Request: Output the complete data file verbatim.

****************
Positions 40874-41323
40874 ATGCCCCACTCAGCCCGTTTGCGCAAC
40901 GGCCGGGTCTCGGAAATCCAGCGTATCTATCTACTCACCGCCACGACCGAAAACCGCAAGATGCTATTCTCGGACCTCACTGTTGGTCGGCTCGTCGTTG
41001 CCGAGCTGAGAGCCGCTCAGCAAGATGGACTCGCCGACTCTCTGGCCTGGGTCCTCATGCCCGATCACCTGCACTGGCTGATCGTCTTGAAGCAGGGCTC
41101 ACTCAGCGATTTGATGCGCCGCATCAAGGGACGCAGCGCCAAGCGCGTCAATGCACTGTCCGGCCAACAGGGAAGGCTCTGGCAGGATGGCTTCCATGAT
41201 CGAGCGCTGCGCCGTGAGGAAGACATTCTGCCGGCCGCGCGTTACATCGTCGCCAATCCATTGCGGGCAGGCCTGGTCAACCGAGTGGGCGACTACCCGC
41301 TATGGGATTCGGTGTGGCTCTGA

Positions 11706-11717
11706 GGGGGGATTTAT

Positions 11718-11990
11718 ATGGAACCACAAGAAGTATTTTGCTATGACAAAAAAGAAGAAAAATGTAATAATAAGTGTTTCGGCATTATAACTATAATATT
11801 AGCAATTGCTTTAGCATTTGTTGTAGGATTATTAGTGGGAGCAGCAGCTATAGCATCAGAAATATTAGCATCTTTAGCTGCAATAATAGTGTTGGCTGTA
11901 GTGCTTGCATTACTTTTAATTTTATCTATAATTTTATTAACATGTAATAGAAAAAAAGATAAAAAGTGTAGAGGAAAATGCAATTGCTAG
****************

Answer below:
Positions 40874-41323
40874 ATGCCCCACTCAGCCCGTTTGCGCAAC
40901 GGCCGGGTCTCGGAAATCCAGCGTATCTATCTACTCACCGCCACGACCGAAAACCGCAAGATGCTATTCTCGGACCTCACTGTTGGTCGGCTCGTCGTTG
41001 CCGAGCTGAGAGCCGCTCAGCAAGATGGACTCGCCGACTCTCTGGCCTGGGTCCTCATGCCCGATCACCTGCACTGGCTGATCGTCTTGAAGCAGGGCTC
41101 ACTCAGCGATTTGATGCGCCGCATCAAGGGACGCAGCGCCAAGCGCGTCAATGCACTGTCCGGCCAACAGGGAAGGCTCTGGCAGGATGGCTTCCATGAT
41201 CGAGCGCTGCGCCGTGAGGAAGACATTCTGCCGGCCGCGCGTTACATCGTCGCCAATCCATTGCGGGCAGGCCTGGTCAACCGAGTGGGCGACTACCCGC
41301 TATGGGATTCGGTGTGGCTCTGA

Positions 11706-11717
11706 GGGGGGATTTAT

Positions 11718-11990
11718 ATGGAACCACAAGAAGTATTTTGCTATGACAAAAAAGAAGAAAAATGTAATAATAAGTGTTTCGGCATTATAACTATAATATT
11801 AGCAATTGCTTTAGCATTTGTTGTAGGATTATTAGTGGGAGCAGCAGCTATAGCATCAGAAATATTAGCATCTTTAGCTGCAATAATAGTGTTGGCTGTA
11901 GTGCTTGCATTACTTTTAATTTTATCTATAATTTTATTAACATGTAATAGAAAAAAAGATAAAAAGTGTAGAGGAAAATGCAATTGCTAG